Their Instant City was, in the argot of the time, a happening: a happening no longer limited to the agreed-upon hip districts but deployed by blimp and by helicopter, riding a circuit of outlying (and presumably culturally-deprived) towns. The city - or all its density, noise, ethnicity, churn, sex, chaos and sense of possibility, which may be the same thing - would come to you, your life would be changed by the encounter, evolve along hitherto undreamt-of trajectories. Or that was the idea, anyway.

And there was more to come from the ever-fructifying minds of Archigram: if the festal Instant City abstracted the essential nature, the soul and oomph of citying from its built environment, the Walking City allowed the environment itself to pull up its roots and go for a wander.

Now there's a happening for you. Go, en masse, to where the action is. There's no way such a wander could be construed as anything but literally radical, despite being a derive different in every essential from one the Situationists might have envisioned.

and everything after

At any rate, there things remain, or almost: the action somewhere else, having receded over an indistinct horizon. Not being an expert on current theories of urbanism(s), I'm not aware of more recent attempts to address the problem of self and city, aside from those inscribed in the work of architects like OMA's Rem Koolhaas. Maybe that particular energy has absconded to the Internet , and that in itself suggests an agenda for further exploration.

Les situs imploded and imploded again, after their provocations helped ignite the popular revolt that reached its apotheosis in the insurrectionary street violence of May 1968. Formally, the Situationist International splintered into mutually hostile factions, each of which despised the others more than the malevolent overculture they all claimed to loathe. Movement veterans remained influential down to the mid-1980's, going on to shape, among other things, the semiotic vocabulary of early punk rock.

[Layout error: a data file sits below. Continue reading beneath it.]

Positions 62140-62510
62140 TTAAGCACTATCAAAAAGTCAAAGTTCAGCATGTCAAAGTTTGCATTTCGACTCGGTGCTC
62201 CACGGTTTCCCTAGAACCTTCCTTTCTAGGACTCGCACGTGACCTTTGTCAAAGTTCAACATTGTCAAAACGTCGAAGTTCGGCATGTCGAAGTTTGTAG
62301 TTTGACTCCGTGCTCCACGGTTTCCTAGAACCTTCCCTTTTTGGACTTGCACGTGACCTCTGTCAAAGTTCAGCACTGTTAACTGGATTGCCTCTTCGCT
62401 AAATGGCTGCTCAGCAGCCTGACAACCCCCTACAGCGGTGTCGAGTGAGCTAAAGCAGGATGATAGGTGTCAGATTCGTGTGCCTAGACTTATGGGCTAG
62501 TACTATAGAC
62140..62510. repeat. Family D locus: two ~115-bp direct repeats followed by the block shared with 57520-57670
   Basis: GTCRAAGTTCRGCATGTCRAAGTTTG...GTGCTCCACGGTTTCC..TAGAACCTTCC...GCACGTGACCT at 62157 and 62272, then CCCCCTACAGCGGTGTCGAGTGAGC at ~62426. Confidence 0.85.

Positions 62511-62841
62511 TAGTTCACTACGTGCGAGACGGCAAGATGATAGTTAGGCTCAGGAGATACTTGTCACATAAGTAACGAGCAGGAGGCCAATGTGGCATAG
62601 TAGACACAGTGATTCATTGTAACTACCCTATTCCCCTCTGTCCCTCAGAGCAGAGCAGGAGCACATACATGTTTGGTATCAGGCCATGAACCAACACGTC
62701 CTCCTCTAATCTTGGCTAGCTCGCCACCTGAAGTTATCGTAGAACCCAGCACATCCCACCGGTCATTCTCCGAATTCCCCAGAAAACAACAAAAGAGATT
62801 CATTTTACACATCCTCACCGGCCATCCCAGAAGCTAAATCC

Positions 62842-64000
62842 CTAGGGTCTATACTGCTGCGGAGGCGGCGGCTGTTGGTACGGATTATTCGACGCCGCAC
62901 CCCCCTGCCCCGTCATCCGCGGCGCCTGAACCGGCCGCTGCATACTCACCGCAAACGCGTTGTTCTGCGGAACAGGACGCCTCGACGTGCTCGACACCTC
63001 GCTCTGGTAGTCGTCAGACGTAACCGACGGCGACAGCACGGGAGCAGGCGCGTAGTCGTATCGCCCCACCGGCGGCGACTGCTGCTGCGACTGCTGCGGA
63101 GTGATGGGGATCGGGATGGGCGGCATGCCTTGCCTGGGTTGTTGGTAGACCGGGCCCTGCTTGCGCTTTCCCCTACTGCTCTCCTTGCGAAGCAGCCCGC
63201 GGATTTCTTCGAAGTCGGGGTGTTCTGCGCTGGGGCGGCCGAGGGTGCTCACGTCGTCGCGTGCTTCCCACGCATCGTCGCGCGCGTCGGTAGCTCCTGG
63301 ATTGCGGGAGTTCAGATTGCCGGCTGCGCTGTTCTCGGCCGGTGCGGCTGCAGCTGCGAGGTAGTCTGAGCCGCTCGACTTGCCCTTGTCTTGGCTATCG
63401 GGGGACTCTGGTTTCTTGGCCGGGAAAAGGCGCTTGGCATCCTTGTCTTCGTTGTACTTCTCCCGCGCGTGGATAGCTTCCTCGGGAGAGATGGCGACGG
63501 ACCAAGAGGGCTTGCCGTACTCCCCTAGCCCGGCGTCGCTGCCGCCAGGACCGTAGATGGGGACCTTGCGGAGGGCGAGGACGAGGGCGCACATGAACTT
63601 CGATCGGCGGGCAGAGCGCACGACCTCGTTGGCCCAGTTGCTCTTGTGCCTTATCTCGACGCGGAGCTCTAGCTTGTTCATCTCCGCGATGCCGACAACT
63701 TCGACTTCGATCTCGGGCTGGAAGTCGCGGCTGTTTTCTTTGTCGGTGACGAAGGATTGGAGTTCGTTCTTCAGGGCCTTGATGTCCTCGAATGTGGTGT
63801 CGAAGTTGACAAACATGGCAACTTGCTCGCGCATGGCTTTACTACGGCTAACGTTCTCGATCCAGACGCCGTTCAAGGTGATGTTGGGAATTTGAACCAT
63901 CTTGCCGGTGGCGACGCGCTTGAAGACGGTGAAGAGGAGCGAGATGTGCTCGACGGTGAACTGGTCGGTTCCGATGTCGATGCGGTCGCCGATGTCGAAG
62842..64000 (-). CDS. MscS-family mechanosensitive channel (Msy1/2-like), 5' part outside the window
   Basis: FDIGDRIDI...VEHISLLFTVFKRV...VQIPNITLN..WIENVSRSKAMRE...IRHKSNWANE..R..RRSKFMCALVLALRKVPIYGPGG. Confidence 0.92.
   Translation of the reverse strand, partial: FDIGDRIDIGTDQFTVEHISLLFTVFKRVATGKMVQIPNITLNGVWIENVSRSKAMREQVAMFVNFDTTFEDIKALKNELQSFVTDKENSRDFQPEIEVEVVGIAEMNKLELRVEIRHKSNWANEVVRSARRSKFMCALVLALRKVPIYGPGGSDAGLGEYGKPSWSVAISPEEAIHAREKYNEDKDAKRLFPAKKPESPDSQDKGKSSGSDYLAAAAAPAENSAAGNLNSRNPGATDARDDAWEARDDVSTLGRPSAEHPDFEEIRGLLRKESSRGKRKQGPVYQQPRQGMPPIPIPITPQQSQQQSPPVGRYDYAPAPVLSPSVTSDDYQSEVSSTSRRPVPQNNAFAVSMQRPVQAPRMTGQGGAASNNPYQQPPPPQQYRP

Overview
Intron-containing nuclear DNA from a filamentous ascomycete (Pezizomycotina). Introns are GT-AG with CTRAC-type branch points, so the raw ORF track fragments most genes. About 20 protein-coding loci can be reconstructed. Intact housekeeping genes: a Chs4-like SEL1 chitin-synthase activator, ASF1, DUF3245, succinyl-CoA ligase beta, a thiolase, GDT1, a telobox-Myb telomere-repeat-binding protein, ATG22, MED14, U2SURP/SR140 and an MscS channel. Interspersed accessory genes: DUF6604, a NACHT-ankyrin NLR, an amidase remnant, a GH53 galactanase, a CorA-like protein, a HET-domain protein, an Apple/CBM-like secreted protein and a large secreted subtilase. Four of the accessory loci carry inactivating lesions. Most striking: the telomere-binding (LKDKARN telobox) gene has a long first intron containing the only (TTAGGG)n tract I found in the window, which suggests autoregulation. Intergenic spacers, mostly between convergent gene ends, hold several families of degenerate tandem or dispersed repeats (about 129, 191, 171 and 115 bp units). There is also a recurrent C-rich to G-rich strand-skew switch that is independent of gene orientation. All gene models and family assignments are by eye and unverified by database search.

As for Archigram, their most (overtly) famous contribution to design culture remains the Walking City, with its iconic image of striding urbons sauntering into New York Harbor. The group itself faded out into the grey dawn of the 1970's, although individual members remain professionally active.

Many commentators can't help pointing out that though the Walking City remains a clever idea and an arresting image, it was never fully worked out by Archigram, in either its social or technical dimensions. This seems to me to be a sterling example of missing the point, Archigram putting me very much in mind of what Brian Eno is supposed to have said about the Velvet Underground, that "only 100 people ever bought their records, but every one of them went out and started a band."

Still. We started with the idea of a stroll fleshing out a city, we've arrived at the idea of a city strolling - either one of which is an attractive alternative to Sony Metreon, Las Vegas' New York New York, and the ilk, with their programmatic insistence on an absolutist, brand- and product-driven "good time."

For now, despite my deep admiration for Archigram and their moment, I find the Situationist take most productive. Thinking of city life as a series of islands in space/time, connected by gradients of desire and overcoded with the memories of past intensities, has definitely changed the way I deal with cities in general. It feels like mine - mine to narrate, to share if I wish, but definitely not for sale. As public space becomes increasingly privatized and subject to the same sort of pseudo-Taylorist manipulation that defines the layout of lines at Disneyland, it's no small thing to have that to hold on to.